Tuesday, 9 August 2011

Hostile Paintball - Team-building

It's 'Women's Day' here in South Africa and a Public Holiday.  I've not done anything very feminine to observe this holiday - au contraire - I've been with my husband and 40 of his staff to a morning of Hostile Paintball (i.e. for grown-ups).  I took my knitting though as I was a spectator. What fun!  Nearly all of his mechanics and apprentices and some of the older guys turned up, got kitted out with their 'guns and ammo', were divided into four teams, so that they had two games each and off they went to entertain us with the echoes of guffaws, curses and 'gun shots' as they pelted each other with paint in a wilderness of trees, gullies and bushes.  There was much good-natured teasing and a great deal of cheating by the time they had finished, but the feeling of general well-being, exhaustion and being covered in mud and paint appeared to constitute a very satisfying morning.  (Rather similar to when I used to take my grandson to an hour of Messy Play at Moms & Tots).  Actually, I would have loved to join in -were it not for a dodgy hip, sore knee etc. like most of the over-sixties on the sidelines. The morning ended off with a great sausage braai ( 'Bar B Q') and cool drinks and we still had the afternoon to do other things. Good stuff. Nice when you can shoot your boss/employee in public instead of cursing him at the workplace.  A relief of tensions all round. Not so the small group of afficionados who followed us, complete with fabulous expensive personal gear, serious faces, camouflage outfits and who moved with quiet stealth. It makes me shiver to think that anyone could take this game to such lengths. I guess there are always those that dream of being a soldier, despite the horrors of war.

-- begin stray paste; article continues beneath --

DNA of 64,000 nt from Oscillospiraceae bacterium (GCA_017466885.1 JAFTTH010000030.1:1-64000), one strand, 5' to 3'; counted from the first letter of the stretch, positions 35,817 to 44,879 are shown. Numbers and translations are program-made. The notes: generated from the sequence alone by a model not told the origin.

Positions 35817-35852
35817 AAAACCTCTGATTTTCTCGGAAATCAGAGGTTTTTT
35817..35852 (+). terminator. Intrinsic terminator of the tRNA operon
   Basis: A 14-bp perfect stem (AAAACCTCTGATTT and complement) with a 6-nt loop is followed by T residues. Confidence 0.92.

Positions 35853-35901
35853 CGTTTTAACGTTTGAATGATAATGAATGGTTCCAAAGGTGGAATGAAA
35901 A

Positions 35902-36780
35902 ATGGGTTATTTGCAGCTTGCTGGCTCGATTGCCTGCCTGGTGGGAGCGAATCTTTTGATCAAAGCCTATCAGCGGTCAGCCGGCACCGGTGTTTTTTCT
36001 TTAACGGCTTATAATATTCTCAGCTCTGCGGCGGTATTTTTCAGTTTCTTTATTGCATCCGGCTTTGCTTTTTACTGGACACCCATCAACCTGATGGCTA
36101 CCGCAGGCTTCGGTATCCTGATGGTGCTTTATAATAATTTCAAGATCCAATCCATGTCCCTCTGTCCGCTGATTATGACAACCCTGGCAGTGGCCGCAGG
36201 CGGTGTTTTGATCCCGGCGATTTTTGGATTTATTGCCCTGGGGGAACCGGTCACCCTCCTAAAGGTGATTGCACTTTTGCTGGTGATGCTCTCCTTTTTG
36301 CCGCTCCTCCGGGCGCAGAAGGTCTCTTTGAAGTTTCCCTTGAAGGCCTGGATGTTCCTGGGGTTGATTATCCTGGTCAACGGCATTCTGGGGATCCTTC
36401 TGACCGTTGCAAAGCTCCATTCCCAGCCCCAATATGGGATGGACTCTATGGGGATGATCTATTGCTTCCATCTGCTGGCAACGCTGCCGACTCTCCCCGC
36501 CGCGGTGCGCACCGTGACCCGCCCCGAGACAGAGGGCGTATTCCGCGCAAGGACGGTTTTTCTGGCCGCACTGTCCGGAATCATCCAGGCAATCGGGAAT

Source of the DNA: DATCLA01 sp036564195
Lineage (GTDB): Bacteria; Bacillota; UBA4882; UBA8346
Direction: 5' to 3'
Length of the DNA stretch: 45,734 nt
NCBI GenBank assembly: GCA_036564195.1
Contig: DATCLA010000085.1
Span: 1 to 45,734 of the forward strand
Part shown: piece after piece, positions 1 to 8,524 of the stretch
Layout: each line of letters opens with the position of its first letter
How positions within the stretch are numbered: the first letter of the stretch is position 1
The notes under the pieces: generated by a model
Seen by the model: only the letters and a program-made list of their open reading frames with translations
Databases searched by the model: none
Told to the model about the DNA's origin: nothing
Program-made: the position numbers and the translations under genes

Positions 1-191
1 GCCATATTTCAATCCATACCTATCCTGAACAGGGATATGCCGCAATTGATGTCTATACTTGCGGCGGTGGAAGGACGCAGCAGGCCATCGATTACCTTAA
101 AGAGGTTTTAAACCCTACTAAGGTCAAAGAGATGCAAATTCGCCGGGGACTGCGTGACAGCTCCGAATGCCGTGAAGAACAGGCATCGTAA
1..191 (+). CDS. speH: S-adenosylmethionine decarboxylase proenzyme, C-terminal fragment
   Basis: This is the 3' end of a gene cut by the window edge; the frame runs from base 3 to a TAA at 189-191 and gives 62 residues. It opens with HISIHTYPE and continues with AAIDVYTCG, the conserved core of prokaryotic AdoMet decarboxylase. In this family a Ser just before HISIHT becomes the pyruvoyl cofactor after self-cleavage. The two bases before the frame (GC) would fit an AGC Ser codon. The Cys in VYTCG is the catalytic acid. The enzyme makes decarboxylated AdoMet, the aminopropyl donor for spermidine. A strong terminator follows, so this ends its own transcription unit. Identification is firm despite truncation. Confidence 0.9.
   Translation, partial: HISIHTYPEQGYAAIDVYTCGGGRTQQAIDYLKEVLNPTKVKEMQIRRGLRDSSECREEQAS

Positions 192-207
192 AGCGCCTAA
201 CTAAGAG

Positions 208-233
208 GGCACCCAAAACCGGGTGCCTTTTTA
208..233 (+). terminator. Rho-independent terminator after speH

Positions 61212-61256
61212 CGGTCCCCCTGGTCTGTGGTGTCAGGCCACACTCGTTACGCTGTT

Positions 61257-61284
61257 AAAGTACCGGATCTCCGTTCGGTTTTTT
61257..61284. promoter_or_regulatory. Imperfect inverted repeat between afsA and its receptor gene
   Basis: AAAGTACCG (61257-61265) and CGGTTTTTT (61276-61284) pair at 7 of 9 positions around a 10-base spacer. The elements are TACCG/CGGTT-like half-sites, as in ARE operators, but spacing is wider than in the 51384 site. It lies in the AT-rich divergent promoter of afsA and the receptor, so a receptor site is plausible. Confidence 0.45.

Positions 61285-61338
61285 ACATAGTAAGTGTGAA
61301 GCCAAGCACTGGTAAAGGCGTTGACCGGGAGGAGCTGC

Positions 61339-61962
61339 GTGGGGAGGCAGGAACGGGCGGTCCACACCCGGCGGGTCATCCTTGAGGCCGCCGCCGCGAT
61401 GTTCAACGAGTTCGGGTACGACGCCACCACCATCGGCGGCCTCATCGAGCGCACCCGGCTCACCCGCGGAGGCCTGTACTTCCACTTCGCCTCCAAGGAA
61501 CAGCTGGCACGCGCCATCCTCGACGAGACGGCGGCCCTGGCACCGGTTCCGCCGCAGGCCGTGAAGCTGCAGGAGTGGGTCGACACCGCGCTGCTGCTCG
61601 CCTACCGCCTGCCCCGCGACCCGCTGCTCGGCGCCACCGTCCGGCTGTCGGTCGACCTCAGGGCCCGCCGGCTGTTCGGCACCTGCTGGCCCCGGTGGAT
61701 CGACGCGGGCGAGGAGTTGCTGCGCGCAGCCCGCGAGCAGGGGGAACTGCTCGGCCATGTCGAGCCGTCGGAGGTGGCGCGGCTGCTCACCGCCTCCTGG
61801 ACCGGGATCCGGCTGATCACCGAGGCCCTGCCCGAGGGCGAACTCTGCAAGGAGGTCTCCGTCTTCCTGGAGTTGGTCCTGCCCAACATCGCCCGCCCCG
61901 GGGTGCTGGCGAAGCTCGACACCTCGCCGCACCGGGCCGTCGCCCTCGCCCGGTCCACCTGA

1. It sounds like a great day! -- and a perfect way to ease tension between office mates! I didn't know about Women's Day in South Africa -- what a terrific idea for a public holiday. You know, I think only those who haven't been exposed to war would want to play war. My brother is a Vietnam veteran and for years he would have flashbacks and get physically ill. That doesn't happen anymore, but he says there are things that he will never forget.

  2. Like the holocaust survivors. I've just read Anne Michaels "Fugitive Pieces" - deeply moving. May we never forget the terrible effects of any war.

  3. Because the Himalayas, home of the snow, is the most impressive system of mountains on the earth, and for centuries the setting for epic feats of exploration and mountain climbing / treks, are a world into themselves.